- Use a larger than usual font size, between 12 and 15 points.
- Avoid using all capitals as they can blend in together.
- Italics and underlined words are also found to impair reading.
- Set headings to be 20% larger than the body copy.
- Set the style of headings to bold to help distinguish it from the rest of the text.
- Keep text aligned left and use an appropriate column width (45–75 characters).
- Avoid tight tracking and leading as letters and text lines can look as if they are merging.
- Use lightly colored backgrounds and avoid printing on glossy paper.
Best Fonts for Dyslexia
Over the years, there have been several fonts designed specifically for dyslexic readers. There are two studies (Good Fonts for Dyslexia and the thesis Special Font for Dyslexia?) that looked into the effect of using exclusive dyslexia-friendly fonts amongst students who have the disability. Both dyslexia font research papers didn’t find significant improvement in using special fonts, but they may help with some related errors. It is important to say that dyslexia isn’t the same for everyone—some may experience it differently than others.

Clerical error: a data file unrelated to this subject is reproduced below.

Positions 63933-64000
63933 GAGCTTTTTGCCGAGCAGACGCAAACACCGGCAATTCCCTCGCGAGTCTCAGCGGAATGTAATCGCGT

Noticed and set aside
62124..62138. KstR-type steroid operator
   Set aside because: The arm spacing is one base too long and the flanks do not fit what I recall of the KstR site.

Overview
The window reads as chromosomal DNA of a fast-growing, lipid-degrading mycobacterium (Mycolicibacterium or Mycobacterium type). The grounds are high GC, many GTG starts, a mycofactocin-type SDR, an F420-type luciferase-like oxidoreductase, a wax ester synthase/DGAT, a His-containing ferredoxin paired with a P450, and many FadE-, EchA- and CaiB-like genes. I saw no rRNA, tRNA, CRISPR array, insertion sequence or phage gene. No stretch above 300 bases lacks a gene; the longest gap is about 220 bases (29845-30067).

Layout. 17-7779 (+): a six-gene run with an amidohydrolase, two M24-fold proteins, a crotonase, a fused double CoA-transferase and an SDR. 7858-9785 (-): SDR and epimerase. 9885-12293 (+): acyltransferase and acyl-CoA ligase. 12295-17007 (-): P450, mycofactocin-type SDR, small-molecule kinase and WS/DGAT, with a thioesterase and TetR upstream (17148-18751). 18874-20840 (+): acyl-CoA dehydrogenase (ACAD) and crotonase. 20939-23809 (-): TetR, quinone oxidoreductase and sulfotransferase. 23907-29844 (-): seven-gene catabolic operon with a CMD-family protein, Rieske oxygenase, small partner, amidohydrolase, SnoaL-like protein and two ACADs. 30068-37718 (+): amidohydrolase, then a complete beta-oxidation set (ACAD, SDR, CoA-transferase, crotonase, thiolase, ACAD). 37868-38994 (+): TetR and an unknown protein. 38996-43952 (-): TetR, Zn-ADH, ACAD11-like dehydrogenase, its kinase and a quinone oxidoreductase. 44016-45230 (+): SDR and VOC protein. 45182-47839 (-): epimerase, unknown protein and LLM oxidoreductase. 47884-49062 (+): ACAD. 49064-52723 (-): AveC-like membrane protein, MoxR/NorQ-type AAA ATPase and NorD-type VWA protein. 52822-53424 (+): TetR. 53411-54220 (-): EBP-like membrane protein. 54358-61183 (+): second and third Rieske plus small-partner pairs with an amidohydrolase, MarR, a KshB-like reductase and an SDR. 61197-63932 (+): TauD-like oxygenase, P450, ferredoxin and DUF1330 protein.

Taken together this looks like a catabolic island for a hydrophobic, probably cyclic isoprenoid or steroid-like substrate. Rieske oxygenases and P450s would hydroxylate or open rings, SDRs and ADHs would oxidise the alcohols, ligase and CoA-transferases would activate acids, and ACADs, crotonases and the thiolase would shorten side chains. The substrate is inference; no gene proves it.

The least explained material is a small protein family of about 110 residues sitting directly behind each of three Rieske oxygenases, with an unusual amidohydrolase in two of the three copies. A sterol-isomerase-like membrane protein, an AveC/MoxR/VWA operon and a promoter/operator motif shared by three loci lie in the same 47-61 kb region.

You can use the following fonts for printing or on screen (computer and even smartphones!). Let’s take a look at some of the dyslexia-friendly fonts that have been developed in the last few years:
Dyslexie was specially developed and designed for dyslexic readers by Christian Boer in 2008. While it is informal, it was originally designed to make learning more fun. In this font designed for dyslexia, each letter is individually shaped so every character is unique to avoid confusion with other characters that might look similar.